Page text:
What's for Dinner? (airdate: 09-16-13)

Max Spoor chairs the Department of Agrarian and Environmental Studies at the International Institute of Social Studies, The Hague (part of Erasmus University Rotterdam).

Max specializes in economies in transition. He describes the motivations of consumers and the predicament of small food producers who together make up the massive food sovereignty movement around the globe. He sees national and international policy initiatives pushing small food producers into global supply chains, resulting in a tenuous hold on their livelihoods, since the great majority cannot now cover costs of production for their principal crops. Max has recently been involved in institutional capacity-building projects in China, Kazakhstan and Vietnam and consultancy missions in nearly a dozen developing countries.

What's for Dinner? (airdate: 09-02-13)

Teresa Mares is an Assistant Professor of Anthropology at University of Vermont and affiliate of its Transdisciplinary Research Initiative in Food Systems.

We discuss why citizens engage in tough and complex food justice issues like the fight against corporate promotion of GMOs in Africa and the severe conditions migrant workers experience due to immigration enforcement in New England. The interview draws on Teresa's experience during her Ph.D. studies working with Community Alliance for Global Justice in Seattle and her current development of a new project on food access and food security among Vermont Latino & dairy workers. Teresa's work focuses on food and migration studies and changes in diets and foodways as a result of migration.

What's for Dinner? (airdate: 08-26-13)

Lori Hylton is a Presbyterian Hunger Fellow in the New York Hudson River Presbytery and Jed Koball is Presbyterian mission co-worker in Lima, Peru.

As participants in Joining Hands Against Hunger Peru (JHAH-PERU), an ecumenical and democratic network of organizations and churches throughout Peru, Lori and Jed are organizing to halt Fast Track and the multilateral proposed TPP after seeing investor state protections in the bilateral Peru USA Free Trade agreement invoked against Peru. JHAH-PERU documented poisoning of children in the 35,000 person town of la Oroya by a multi-metal smelter run by the Renco Group. It reneged on an agreement to reduce environmental levels of lead, cadmium and arsenic levels and is suing the state of Peru for $800 million of alleged lost profits.

What's for Dinner? (airdate: 08-19-13)

Jennifer Clapp is Canada Research Chair in Global Food Security and Sustainability at University of Waterloo, Canada.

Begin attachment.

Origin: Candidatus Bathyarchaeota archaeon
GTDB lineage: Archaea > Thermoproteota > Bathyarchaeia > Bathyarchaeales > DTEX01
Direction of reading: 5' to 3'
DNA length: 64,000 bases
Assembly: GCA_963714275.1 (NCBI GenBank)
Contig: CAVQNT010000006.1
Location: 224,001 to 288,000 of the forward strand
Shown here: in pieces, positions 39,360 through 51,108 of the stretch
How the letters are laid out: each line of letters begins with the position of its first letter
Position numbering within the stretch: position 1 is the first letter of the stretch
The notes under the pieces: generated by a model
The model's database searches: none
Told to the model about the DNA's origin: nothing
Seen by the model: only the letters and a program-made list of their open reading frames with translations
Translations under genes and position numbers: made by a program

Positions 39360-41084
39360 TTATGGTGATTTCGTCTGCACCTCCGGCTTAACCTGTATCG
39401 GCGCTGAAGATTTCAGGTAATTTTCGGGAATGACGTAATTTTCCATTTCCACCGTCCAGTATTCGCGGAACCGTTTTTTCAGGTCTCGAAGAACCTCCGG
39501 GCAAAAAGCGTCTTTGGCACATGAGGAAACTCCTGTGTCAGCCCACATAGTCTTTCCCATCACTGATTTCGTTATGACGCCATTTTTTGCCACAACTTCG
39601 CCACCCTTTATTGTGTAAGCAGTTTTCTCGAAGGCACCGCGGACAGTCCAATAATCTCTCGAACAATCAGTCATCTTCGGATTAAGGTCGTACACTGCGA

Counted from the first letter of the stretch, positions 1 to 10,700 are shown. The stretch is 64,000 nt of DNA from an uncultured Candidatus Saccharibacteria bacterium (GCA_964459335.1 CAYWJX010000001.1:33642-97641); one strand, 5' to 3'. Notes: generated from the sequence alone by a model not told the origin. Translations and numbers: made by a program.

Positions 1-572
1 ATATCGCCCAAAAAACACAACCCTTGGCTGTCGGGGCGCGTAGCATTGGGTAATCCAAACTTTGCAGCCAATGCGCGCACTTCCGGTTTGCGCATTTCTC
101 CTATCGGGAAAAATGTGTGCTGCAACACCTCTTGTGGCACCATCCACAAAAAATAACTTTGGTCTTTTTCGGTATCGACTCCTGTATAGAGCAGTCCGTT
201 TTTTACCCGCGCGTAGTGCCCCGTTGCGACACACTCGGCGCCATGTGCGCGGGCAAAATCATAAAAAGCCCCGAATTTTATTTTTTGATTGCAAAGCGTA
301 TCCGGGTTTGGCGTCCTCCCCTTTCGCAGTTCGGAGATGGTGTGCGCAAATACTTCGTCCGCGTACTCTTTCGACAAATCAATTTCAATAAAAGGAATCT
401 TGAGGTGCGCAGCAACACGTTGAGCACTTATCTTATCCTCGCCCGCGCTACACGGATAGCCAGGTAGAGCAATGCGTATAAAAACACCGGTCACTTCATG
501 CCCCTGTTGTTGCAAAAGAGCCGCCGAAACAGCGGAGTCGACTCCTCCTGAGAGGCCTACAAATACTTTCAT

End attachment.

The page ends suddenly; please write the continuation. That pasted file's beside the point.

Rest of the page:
She explains why food leaders wrote How We Count Hunger Matters in response to the UN's FAO's State of Food Insecurity 2012. It underrepresented world hunger, and the trend line implied progress toward meeting the Millennium Development goal of reducing hunger by 2015. Jennifer describes the preferred alternative for counting hunger - including everyone affected by life conditions as they are really lived under current conditions of global change. The interview demonstrates the way defining the goal and the problem shape what you count, and the way these leaders confronted the prevailing aid and development paradigms.

What's for Dinner? (airdate: 08-09-13)

David Gumpert and Ben Grosscup preview Northeast Organic Farming Association's 2013 summer conference, introducing the raw milk workshop and defining this premier meeting's goals.

Much happens in 3 days. Farmers, gardeners, teachers, activists, lawyers, young and old, families and public officials share information about farming as a livelihood and about raising, marketing and using food and forage. They bring experience and strategies for civic engagement to preserve seeds, markets and democratic principles. David came to raw milk research and writing from the business press and has just published Life, Liberty, and the Pursuit of Food Rights: The Escalating Battle Over Who Decides What We Eat. Ben is NOFA's Education Events and Summer Conference Coordinator who comes from student activism.

What's for Dinner? (airdate: 08-05-13)

Ed Fredrickson uses a toolkit from 20 years research with USDA's Agricultural Research Service to help Kentucky farmers develop uses of beef and other livestock to improve Kentucky family farms' profitability and sustainability.

Expert in desert ecology and nutrition/behavior of range livestock, Ed researched desert-adapted cattle in North Africa for a breed suited to hotter weather and desertified, fragile ecosystems. He then collaborated with a researcher from the Universidad Autonoma de Chihuahua to focus on the Criollo, cattle raised by Tarahumara Indians in the Copper Canyon region of Chihuahua, Mexico to provide milk, meat and draft in Mexico. Their bodies seem to partition energy in ways more suited to arid areas, and they distribute their impact more evenly across landscapes because they graze more widely in rougher country.

What's for Dinner? (airdate: 07-22-13)

Amber Heckelman is documenting climate resilience of rice varieties developed by Philippine rice farmers and scientists to reverse negative results of Green Revolution practices.

After Green Revolution seeds, fertilizers and pesticides left Philippine subsistence rice farmers a narrower, inadequate resource base to survive, farmers learned to re-hybridize, test and plant native rice varieties. They re-attained food security, and the collaboration grew to include 563 member organizations, 38 NGO and 15 scientist partners. Their rice varieties display superior drought, salt and pest-resistance. Amber is documenting these results as PhD work in environmental studies in collaboration with MASIPAG, which means "industrious" in Tagalog - Farmer-Scientist Partnership for Development.